“Global airports process a great wealth of sensitive and highly confidential information about passengers, cargo, their destinations and all related data, becoming an attractive target for threat actors,” ImmuniWeb founder, Ilia Kolochenko, tells Infosecurity. “Obviously, a multiplicity of less sophisticated cyber-criminals should not be disregarded, from Wi-Fi traffic interception on airport premises to cyber-gangs stealing payment data and PII from online registration, fast line and lounge booking websites.”

A Worst-Case Scenario

There are more serious threats still. IOActive’s Santamarta highlights the most sensitive systems of baggage handling, passenger check-in and boarding and air traffic management and navigation, as well as IT/OT networks and key ICS/SCADA systems.

“In terms of worst-case scenarios, essentially any attack having the ability to disrupt the Air Traffic Management system would be highly critical, as it may cost lives,” he adds. “Also, a successful attack that disrupts key assets, such as baggage handling systems, would have a huge financial impact on the affected stakeholders.”

In fact, cyber-attacks are already having a major financial impact on airports. Ransomware has caused chaos at multiple locations in recent years including Cleveland Hopkins and Hartsfield-Jackson Atlanta in the US and Bristol Airport in the UK. Drones are another encroaching threat requiring a coordinated physical and cybersecurity response. Unmanned aerial vehicles hovering over Gatwick Airport have caused chaos for passengers in 2017 and 2018. According to the UK Airprox Board, illegal drone intrusions into UK airport airspace soared by over 34% in 2018.

All of this comes in the context of an ever-tightening regulatory regime. The EU’s NIS Directive, which regulates providers of “essential services” (OES) in transportation, mandates strict GDPR-size penalties for non-compliance. According to Justin Lowe, digital trust and cybersecurity expert at global consultancy PA Consulting, airports designated as OES “should be conducting security assessments and defining security improvement plans.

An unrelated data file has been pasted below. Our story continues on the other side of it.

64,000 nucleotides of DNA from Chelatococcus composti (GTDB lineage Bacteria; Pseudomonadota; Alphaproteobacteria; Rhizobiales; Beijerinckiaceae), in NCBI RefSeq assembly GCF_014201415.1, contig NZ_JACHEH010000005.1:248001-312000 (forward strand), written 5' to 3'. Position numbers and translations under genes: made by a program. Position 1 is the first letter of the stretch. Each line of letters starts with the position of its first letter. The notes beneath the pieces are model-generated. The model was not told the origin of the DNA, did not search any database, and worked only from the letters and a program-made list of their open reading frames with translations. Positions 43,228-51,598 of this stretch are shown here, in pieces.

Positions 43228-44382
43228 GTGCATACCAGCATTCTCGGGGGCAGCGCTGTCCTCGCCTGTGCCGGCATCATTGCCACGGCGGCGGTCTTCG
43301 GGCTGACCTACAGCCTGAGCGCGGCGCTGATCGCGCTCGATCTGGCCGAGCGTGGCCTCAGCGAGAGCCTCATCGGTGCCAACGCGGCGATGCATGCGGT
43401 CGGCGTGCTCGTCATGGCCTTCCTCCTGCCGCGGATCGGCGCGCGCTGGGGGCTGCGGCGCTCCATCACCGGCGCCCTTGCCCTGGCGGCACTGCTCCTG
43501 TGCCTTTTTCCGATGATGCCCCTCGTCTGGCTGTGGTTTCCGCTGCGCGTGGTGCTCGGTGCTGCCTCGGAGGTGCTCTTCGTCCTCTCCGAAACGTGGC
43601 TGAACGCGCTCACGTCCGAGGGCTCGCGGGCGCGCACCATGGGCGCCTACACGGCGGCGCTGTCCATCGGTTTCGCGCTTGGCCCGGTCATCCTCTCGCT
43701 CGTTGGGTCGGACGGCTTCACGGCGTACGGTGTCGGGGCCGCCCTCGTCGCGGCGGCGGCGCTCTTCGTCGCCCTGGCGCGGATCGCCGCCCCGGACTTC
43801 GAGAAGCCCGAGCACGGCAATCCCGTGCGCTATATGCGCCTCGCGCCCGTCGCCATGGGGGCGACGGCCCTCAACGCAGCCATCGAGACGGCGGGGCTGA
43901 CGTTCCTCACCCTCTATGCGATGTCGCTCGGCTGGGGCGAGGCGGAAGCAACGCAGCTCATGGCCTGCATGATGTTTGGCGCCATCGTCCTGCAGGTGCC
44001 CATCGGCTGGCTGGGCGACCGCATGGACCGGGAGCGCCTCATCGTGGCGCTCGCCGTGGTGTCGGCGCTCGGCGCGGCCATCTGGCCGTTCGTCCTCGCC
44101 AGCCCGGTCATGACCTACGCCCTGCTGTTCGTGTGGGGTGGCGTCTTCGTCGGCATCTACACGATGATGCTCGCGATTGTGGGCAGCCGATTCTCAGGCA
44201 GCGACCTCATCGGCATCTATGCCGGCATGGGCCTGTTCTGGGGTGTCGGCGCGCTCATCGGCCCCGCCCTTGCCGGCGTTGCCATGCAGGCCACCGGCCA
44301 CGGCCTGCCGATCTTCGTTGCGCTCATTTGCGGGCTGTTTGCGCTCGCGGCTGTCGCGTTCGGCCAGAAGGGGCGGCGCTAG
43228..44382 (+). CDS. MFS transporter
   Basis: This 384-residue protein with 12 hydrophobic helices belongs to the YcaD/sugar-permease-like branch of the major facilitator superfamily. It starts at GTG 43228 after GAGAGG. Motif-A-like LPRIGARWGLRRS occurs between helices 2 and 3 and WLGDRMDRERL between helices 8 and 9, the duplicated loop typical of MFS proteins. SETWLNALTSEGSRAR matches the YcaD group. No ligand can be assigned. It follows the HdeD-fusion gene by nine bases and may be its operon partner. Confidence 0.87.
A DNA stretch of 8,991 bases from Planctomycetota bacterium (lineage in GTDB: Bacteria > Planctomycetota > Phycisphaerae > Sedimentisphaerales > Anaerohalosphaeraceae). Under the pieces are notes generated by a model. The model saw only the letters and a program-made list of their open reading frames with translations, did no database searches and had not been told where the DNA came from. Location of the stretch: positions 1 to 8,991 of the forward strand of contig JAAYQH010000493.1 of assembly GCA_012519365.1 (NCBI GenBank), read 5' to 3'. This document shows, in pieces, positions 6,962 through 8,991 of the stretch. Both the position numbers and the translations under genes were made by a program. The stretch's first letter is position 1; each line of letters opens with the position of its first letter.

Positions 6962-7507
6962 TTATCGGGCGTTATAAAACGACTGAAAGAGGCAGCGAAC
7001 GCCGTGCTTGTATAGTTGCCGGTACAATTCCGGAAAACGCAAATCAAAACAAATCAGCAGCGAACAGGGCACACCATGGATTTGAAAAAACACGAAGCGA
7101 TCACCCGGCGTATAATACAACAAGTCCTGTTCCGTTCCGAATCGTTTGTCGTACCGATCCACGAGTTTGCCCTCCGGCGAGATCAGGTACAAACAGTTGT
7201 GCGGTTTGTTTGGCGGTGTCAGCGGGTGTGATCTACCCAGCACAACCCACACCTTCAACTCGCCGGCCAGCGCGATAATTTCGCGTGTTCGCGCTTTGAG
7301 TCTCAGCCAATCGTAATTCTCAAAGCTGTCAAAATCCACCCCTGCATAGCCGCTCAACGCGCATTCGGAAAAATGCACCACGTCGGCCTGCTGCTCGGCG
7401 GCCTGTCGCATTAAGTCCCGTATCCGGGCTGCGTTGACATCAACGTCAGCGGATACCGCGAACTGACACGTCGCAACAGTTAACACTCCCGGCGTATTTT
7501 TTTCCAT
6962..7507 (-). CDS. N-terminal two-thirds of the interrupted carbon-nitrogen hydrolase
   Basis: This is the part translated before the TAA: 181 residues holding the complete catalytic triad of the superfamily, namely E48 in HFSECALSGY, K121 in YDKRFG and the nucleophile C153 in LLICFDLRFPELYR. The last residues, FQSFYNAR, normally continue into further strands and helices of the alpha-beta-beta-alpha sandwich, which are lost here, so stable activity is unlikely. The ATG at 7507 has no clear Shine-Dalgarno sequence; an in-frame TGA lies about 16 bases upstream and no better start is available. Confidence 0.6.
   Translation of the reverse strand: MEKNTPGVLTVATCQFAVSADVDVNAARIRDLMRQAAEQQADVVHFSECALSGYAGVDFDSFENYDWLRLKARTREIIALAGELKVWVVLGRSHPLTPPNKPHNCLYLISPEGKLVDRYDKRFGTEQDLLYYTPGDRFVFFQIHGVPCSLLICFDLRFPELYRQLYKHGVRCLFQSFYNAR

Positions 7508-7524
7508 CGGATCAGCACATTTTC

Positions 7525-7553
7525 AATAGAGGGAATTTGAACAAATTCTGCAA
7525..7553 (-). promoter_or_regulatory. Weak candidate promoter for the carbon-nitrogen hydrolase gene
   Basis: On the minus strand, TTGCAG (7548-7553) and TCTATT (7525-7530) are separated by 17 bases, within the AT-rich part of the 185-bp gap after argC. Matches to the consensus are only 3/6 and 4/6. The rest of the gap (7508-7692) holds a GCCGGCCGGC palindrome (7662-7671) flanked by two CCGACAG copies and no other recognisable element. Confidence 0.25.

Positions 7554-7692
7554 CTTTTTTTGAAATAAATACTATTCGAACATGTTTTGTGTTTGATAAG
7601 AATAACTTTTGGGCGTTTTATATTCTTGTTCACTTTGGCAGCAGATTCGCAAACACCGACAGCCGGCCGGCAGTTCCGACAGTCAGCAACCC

“It is expected that more airports may well come under the regulation soon, so smaller airports should consider following a similar process,” he tells Infosecurity.

“Smaller airports will also soon come in scope of regulation, as International Civil Aviation Organization (ICAO) and European Aviation Safety Agency (EASA) guidance focuses on a wider and more holistic approach to cyber as pertains to aviation security and safety. The EASA 2019-07 amendments are due to come into effect in Q4 2021 and will seek to more sufficiently address security incidents that could potentially affect aviation safety.”

Reaching for the Stars

While it’s heartening that almost all the airports surveyed by SITA in 2018 plan to have an information security strategy in place by 2021, there is much more to do. According to Greg Pope, head of the joint venture between Context Information Security and Frazer-Nash Consultancy, CISOs in the sector need to be bolder.

“CISOs should be adopting a proactive approach to managing cybersecurity risks, structured by a recognized cybersecurity framework which considers people, processes and technology. In the UK, the Civil Aviation Authority (CAA) is driving this through its ASSURE program for cybersecurity oversight,” he explains.

“The vision for ASSURE is to have a proportionate and effective approach that will enable aviation organizations to manage their cybersecurity risks without compromising aviation safety, security or resilience. While no systems can be 100% secure, 100% of the time, the CAA’s approach should ensure aviation organizations keep pace with ever-changing cybersecurity trends.”

Others, such as PA Consulting’s Lowe, argue that security leaders in the sector must also conduct risk assessments to identify and address critical assets and systems throughout the supply chain, carry out security reviews using recognized frameworks like NIST or ISO 27001, and build a security awareness program for all staff. Security monitoring and well-rehearsed incident response and crisis management plans are also a must.

CISOs should pay particular attention to the growing OT risks, says Lowe.

“With the increased use of OT, systems that are owned and operated by engineering and operational departments are increasingly facing cyber-risks,” he argues. “A security management system is required to ensure these systems, which are often mission and safety critical, are appropriately protected from cyber-risks.”

Global airports may be unusually quiet throughout much of 2020 as the global COVID-19 pandemic limits travel, but when operations eventually ramp up again, as no doubt they will, cybersecurity leaders will need to be ready for anything that comes their way.